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East Tennessee Family Law Blog

3 ways to talk to your child about divorce

As a parent going through divorce, your primary concern is making sure your child understands what is happening and doesn't suffer because of it. Your ex and you are both on the same page and want to make sure your child has the best possible future with both of you in it.

How can you help your child understand divorce and what may happen in the future? It depends on your child's age. Here are some tips for communicating the chances of a divorce with children of varying ages.

What should you expect during divorce mediation?

If you and your spouse decide that mediation is the best way to work through your divorce, it won’t be long before you’re seeking information on what the process entails.

While mediation is not the right solution for every couple, there are many benefits of giving it a try. For example, this can save you both time and money. Furthermore, mediation puts you in position to have more control over the process.

Tennessee judge grants woman a father's right to custody

In a hotly contested legal divorce between a lesbian couple, the Tennessee court did what many consider the only rational decision: They granted the non-biological mother the same parenting and custodial rights and responsibilities that a man would have over a child that his wife conceived during the marriage.

The case concerned the custody fight over a child conceived and born to a married lesbian couple through the use of an anonymous donor and artificial insemination.

3 steps that can help you survive divorce financially intact

Marriage may be a matter of the heart, but divorce is a matter of finances.

If you and your spouse worked hard over the years to build up your assets, neither of you probably want to see those assets depleted with an ugly divorce -- a protracted fight could diminish what you both ultimately walk away holding.

Child support and summer camp

There's a mistaken belief among a lot of newly divorced parents that child support is only supposed to cover the basics that a child needs -- which means those parents could be in for a seriously unpleasant surprise when their ex-spouse asks the court to order a temporary increase in support to pay for summer camp (or something similar) this year.

They may be even more unpleasantly surprised when the judge grants the order. However, if the court determines that you can afford the increase, and the extracurricular activity that your ex-spouse wants your child to have is something that the court thinks is justified, that's exactly what's likely to happen.

Know the goals of divorce mediation before starting

There are many things to think about as you move forward with the divorce process.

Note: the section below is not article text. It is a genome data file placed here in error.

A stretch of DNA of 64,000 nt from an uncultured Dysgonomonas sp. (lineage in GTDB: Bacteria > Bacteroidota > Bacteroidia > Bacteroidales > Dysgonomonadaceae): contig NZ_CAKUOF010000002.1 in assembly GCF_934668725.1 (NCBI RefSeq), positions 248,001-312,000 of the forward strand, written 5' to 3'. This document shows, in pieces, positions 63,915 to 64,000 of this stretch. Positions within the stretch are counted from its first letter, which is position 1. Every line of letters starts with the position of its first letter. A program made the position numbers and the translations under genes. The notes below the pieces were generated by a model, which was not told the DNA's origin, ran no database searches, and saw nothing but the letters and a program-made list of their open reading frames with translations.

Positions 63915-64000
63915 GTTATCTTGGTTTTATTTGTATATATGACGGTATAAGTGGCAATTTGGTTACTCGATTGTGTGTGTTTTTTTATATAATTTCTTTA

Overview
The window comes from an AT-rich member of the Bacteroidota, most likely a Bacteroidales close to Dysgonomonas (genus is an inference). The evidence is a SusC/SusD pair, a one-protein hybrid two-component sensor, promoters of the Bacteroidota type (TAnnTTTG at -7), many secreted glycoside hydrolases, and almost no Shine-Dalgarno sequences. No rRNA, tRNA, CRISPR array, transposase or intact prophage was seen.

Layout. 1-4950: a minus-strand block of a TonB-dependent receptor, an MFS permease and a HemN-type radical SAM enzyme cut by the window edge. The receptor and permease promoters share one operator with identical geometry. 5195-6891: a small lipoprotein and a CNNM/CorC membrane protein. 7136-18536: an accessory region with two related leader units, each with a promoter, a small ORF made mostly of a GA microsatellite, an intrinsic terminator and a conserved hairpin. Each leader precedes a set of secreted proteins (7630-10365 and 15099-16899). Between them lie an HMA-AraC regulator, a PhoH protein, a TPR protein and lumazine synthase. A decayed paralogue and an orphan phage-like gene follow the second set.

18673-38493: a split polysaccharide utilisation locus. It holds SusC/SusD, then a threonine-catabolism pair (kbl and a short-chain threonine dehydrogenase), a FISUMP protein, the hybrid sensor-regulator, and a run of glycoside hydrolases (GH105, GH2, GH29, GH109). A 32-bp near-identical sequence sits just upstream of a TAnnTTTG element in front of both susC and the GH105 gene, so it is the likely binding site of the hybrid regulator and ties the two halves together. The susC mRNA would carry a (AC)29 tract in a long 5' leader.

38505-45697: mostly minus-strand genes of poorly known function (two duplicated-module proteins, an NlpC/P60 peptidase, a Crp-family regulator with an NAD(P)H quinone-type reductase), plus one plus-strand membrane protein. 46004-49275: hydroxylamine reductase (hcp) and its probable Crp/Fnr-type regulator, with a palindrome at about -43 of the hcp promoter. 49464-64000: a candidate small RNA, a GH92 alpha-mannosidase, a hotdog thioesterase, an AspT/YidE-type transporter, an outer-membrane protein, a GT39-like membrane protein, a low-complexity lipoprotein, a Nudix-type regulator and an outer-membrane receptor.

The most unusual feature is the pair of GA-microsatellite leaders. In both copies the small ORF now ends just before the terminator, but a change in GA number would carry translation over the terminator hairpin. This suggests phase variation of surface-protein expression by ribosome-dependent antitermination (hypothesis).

Early on, you must decide if you and your soon to be ex-spouse will consider mediation. This isn't the right approach for every divorcing couple, but it's something you may want to learn more about.

When to use standby guardianship

In some states, having a chronic illness with severe episodes or a fatal diagnosis puts you in danger of losing your children to the state's foster care system if you become incapacitated at any point -- no matter how temporary.

In Tennessee, however, the Standby Guardianship Law has given parents another option since 1999. Originally a response to the AIDS epidemic, the law makes it possible for parents to make legal arrangements for their children when there's no other parent waiting to step into place when the parent who is ill or dying has become incapacitated.

How do you know if you should or shouldn't try mediation?

Divorce litigation is an unhappy, unforgiving process that's automatically adversarial in nature. It's all about winning and losing.

Divorce mediation, by contrast, is all about compromise. It's about 3-4 times less expensive than litigation, and it allows you to end your marriage the same way you began it -- in control of what happens next.

Wife of kidnapper on the run sues for divorce

Tennessee has been caught up in a gripping real-life drama that's been playing out on the local news for weeks now.

A 50-year-old high school teacher has been accused of kidnapping his 15-year-old student, although she may be more-or-less willingly on the run with him. Authorities believe the teacher may have "groomed" the girl, playing on her immaturity and affections, to make her a willing victim -- but her age makes her a victim no matter what the circumstances of her captivity.

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